Editor's update March 1, 2023: In February 2023, as part of the 2022 cohort, CU Boulder's Karolin Luger was appointed as a distinguished professor.
With approval by the CU Board of Regents, the University of Colorado has announced seven newly designated distinguished professors—the highest honor bestowed upon faculty across the system's four campuses. Four of the awardees are affiliated with the CU Boulder campus: Robert Davis, Kira Hall, Rebecca Maloy and Leysia Palen.
Also designated as distinguished professors are Dr. Ronald Sokol from the CU Anschutz Medical Campus and Carlos Paz de Araujo and Dorothea Olkowski from the Colorado Springs campus. A CU Connections article earlier today recognized all of the newly appointed distinguished professors across the CU system.
Distinguished professors are tenured faculty members who demonstrate exemplary performance in research or creative work; a record of excellence in promoting learning and student attainment of knowledge and skills; and outstanding service to the profession, the university and its affiliates. Including this year’s honorees, 136 distinguished professors have been named since inception of the title in 1977.
On Nov. 3, the Board of Regents voted to approve the cohort of faculty members, recommended by President Todd Saliman with the concurrence of the systemwide Committee of Distinguished Professors. This year’s honorees will be formally recognized during a board meeting in spring 2023.
Read more about CU Boulder's 2022 distinguished professors:
Robert Davis, Chemical and Biological Engineering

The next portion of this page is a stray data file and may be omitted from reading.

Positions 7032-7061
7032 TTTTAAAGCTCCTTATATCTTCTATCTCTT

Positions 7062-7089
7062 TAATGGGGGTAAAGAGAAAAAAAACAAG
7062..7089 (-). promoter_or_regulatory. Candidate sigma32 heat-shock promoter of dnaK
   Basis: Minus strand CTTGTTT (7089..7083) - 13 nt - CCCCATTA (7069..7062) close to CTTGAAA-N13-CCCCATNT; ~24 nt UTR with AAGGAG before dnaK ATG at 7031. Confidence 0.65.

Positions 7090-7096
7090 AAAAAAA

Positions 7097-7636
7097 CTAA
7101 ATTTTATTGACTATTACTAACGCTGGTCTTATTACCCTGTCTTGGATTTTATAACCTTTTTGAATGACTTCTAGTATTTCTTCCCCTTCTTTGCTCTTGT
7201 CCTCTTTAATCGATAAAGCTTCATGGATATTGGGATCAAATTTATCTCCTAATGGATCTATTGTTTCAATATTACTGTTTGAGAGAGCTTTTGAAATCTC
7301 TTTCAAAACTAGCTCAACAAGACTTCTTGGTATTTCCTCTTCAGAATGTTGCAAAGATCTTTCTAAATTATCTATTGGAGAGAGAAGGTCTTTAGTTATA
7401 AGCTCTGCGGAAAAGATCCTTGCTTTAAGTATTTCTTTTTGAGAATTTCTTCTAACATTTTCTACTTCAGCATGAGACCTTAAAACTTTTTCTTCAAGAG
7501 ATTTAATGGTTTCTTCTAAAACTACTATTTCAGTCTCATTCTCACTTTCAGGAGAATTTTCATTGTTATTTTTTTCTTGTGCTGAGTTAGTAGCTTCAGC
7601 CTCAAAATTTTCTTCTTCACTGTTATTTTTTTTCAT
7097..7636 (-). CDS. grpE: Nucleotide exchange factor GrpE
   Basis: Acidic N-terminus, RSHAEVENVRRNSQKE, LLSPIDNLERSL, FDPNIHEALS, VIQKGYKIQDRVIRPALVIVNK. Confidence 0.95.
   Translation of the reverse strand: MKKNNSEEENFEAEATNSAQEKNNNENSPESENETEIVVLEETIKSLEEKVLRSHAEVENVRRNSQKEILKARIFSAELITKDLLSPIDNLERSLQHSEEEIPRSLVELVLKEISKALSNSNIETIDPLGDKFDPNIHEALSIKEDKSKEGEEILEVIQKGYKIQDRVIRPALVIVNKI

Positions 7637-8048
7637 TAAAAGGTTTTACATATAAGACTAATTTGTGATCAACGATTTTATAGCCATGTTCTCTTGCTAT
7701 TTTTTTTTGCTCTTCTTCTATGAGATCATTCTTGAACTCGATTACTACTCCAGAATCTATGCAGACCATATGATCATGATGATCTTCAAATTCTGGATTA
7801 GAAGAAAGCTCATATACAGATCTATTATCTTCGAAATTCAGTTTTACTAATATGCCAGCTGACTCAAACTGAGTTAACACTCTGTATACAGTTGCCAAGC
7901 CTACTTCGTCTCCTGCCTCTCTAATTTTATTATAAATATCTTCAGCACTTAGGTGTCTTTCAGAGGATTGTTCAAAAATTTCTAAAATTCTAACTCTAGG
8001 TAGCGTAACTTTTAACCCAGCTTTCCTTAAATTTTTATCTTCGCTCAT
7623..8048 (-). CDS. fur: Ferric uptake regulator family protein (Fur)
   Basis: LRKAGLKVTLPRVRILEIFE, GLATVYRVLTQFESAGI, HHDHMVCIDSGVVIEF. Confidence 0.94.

A member of the faculty since 1982, Robert Davis has spent more than 40 years demonstrating exemplary scholarly, instructional and leadership contributions to CU.
The recipient of numerous scholarly honors and awards, Davis also was recognized by CU Boulder in 1989, 1996, 2000, 2002 and 2018 with Outstanding Teaching Awards and by the AlChE, a leading organization for chemical engineering professionals, with the Warren K. Lewis Award in Chemical Engineering Education in 2019. Service honors and awards include the CU Boulder Robert L. Stearns Award and Distinguished Engineering Alumni Award, among others.
Davis’ research encompasses a broad array of chemical engineering topics. He and his students engage in modeling and experiments in the areas of fluid dynamics, biotechnology and membrane filtration. A paper he coauthored on the topic of microfiltration in the Journal of Membrane Science is one of the most highly cited publications ever published in the journal. Davis has published 240 peer-reviewed journals and books, with over 19,000 citations.